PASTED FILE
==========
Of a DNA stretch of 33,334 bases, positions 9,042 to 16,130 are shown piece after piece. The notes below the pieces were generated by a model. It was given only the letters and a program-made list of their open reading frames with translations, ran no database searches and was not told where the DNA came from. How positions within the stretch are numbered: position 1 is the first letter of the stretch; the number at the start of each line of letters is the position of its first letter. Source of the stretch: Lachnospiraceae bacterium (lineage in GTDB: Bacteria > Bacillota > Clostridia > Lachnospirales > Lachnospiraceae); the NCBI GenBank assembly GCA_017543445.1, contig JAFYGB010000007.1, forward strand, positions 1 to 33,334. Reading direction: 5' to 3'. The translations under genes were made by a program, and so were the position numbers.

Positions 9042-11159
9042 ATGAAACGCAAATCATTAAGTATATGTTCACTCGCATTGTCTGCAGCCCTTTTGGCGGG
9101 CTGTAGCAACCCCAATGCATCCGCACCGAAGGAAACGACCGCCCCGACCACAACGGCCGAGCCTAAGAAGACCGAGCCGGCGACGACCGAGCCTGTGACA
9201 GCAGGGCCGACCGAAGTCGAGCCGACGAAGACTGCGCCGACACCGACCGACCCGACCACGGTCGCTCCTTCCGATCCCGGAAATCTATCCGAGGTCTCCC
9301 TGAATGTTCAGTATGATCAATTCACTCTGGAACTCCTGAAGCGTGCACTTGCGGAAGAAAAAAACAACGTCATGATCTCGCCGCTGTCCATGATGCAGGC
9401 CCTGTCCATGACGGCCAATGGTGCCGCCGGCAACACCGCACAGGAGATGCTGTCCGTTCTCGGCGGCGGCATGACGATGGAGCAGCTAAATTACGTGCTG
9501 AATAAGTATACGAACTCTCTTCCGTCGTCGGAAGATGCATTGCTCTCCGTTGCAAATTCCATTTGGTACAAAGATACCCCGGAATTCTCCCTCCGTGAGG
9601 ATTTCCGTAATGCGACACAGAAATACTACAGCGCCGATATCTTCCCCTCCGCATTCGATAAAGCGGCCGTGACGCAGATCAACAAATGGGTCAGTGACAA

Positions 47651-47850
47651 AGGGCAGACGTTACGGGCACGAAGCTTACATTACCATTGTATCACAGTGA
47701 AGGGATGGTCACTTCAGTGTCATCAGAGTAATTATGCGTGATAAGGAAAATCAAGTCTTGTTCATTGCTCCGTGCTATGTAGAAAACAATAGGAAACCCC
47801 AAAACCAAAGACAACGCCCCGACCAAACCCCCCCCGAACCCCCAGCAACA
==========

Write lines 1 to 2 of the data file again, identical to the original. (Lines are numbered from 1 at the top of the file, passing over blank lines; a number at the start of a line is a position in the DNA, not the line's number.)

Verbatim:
Of a DNA stretch of 33,334 bases, positions 9,042 to 16,130 are shown piece after piece. The notes below the pieces were generated by a model. It was given only the letters and a program-made list of their open reading frames with translations, ran no database searches and was not told where the DNA came from. How positions within the stretch are numbered: position 1 is the first letter of the stretch; the number at the start of each line of letters is the position of its first letter. Source of the stretch: Lachnospiraceae bacterium (lineage in GTDB: Bacteria > Bacillota > Clostridia > Lachnospirales > Lachnospiraceae); the NCBI GenBank assembly GCA_017543445.1, contig JAFYGB010000007.1, forward strand, positions 1 to 33,334. Reading direction: 5' to 3'. The translations under genes were made by a program, and so were the position numbers.

Positions 9042-11159